the drainage field at various locations. Then you try to go to the
other side and suck out air. But you need a pretty good, rough stone
bed under the house. See if you can find someone who knows how to
handle it. Then you seal the basement walls, too. You also have to
examine your make-up air. If your dryer is on the first floor and you
turn it on, where is the air coming from. You don't want to draw up
basement air and bring that into the living space. Same for furnace
(esp. forced air), air conditioning, etc. etc.

You might also be able to ventilate the heck out of the basement and
just keep it from coming up. Might work in warmer climates but not in
colder ones.

If you can get a good abatement plan, you'll be fine. But it'll cost
money, so get an estimate before you buy. You'll need to talk to the
seller. That's the GOOD news.

The bad news is that radon comes from underground rock formations. If
you have it in one area, you'll probably have it in other areas that
are nearby. So if you want to live in that area, you'll have to deal
with it.

I don't want to be all gloom and doom. I just think you should examine
it before you decide. Professional help is available.
So, if you're not in love with the house and not willing to invest some
time (and maybe money) to see if this house is feasible, cut your
losses and move on. If you are, it makes sense to do your homework
BEFORE you buy.

Breathe deeply and put your emotions about homebuying aside, if you are
buying. Spend the time (and money) to get the reports and information
you need before you buy. If a report comes back bad, don't be afraid
to walk from a just because you've invested money in it. That's part
of the process. But if the reports are good, you know you're making a
good choice.

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Old October 22nd 06, 07:34 PM posted to alt.home.repair
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Default Radon Mediation

On 22 Oct 2006 09:18:19 -0700, "mzm" wrote:


Pat wrote:
mzm wrote:
How effective is radon mediation when the house is testing at 9.7?


9.7 where. If that's in the basement, you might have success. It that
on the first floor, then wow.

Age of house plays a factor, too. Newer ones are tighter.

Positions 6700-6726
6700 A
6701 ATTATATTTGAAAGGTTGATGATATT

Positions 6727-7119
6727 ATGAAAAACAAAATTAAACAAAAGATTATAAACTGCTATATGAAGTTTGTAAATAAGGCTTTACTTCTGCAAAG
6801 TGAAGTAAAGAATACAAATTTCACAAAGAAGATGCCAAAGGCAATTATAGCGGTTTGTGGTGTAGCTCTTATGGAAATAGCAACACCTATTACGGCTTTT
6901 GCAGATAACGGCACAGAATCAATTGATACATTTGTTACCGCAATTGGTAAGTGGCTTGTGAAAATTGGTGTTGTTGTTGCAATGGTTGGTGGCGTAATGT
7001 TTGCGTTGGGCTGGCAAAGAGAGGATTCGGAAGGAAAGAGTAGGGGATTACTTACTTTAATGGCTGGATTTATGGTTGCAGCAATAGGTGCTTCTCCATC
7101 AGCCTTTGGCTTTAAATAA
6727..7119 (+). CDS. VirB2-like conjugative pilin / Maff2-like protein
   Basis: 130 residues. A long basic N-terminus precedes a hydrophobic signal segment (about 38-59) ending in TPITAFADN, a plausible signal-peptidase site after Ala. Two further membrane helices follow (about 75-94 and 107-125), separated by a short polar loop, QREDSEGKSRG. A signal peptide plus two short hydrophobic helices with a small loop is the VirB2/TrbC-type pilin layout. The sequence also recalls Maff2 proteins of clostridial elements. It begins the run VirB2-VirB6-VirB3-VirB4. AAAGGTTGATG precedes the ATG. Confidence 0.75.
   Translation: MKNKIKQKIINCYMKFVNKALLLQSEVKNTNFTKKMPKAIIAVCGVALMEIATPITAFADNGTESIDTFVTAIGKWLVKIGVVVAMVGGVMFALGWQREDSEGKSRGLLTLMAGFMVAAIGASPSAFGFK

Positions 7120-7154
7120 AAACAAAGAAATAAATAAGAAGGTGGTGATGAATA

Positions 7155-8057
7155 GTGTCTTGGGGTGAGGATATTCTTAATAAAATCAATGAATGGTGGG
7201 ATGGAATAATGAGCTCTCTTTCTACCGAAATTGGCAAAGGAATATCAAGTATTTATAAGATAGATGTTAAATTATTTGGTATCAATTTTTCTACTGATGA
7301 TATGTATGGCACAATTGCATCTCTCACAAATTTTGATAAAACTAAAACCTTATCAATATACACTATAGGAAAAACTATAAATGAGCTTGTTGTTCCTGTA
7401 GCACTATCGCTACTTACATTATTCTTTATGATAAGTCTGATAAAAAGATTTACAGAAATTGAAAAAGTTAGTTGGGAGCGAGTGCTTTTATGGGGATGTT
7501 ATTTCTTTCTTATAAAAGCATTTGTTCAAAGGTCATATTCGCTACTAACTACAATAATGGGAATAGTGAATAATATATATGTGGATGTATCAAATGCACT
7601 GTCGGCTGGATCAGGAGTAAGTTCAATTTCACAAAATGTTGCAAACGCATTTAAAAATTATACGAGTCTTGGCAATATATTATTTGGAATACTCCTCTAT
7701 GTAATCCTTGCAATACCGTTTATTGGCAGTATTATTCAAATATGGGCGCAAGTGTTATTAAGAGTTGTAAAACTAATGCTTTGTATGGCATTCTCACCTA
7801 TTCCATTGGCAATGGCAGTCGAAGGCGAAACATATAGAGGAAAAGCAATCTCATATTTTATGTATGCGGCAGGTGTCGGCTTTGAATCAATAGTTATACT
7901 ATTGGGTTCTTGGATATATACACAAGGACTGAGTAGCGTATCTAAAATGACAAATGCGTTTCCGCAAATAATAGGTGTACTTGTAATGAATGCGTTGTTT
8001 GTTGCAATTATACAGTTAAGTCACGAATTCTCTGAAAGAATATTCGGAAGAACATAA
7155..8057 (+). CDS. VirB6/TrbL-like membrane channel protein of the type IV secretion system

You don't happen to have a drainage system under your slab, do you?

Do you have a basement or a crawl space or what?


The test was done in a basement, if the sellers didn't move the
canister. I am really nervous about this especially because I have a
four year old, and we are making a choice to maybe move into this
house. The house is 18 years old, and yes it does have a drainage
system under the slab.



Personally I'd move on and select another house. Keep in mind that
radon levels vary from season to season and levels are usually highest
in the lowest part of the house.
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Old October 23rd 06, 02:08 AM posted to alt.home.repair
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Default Radon Mediation

On 22 Oct 2006 09:20:44 -0700, "mzm" wrote:


Tom The Great wrote:
On 21 Oct 2006 12:06:43 -0700, "mzm" wrote:

How effective is radon mediation when the house is testing at 9.7?


imho:

Each type has its own success ratio.

I found this, http://www.epa.gov/radon/pubs/consgu...l#installtable

it says subslab suction, low range it only 50% so you can get down to
4.85, which is still over the 4 action limit. So worse case it seems
that subslab suction will have to be used in conjunction with another
technique like sealing cracks and seams.

Good luck, please keep us up todate to yoru success.

later,


Thanks for the info. I am not too confortable with these percentages.
I am waiting till tomorrow to speak with some local mitigators.

tom @ www.NoCostAds.com



Talk to your neighbors. Find out who they recommend, check with the
BBB for any potential contractors, and read the EPA site. I belive it
has suggestions about getting guarentees about a reduction level.

Good luck,

tom

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Old October 23rd 06, 04:50 PM posted to alt.home.repair
krw krw is offline
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Default Radon Mediation

In article ,
says...
On 21 Oct 2006 12:06:43 -0700, "mzm" wrote:

How effective is radon mediation when the house is testing at 9.7?


imho:

Each type has its own success ratio.

I found this,
http://www.epa.gov/radon/pubs/consgu...l#installtable

it says subslab suction, low range it only 50% so you can get down to
4.85, which is still over the 4 action limit. So worse case it seems
that subslab suction will have to be used in conjunction with another
technique like sealing cracks and seams.


My raised ranch in NY had 12pCi/L radon in the basement. A sub-
slab pump brought it down to under 3pCi/L.

Good luck, please keep us up todate to yoru success.


--
Keith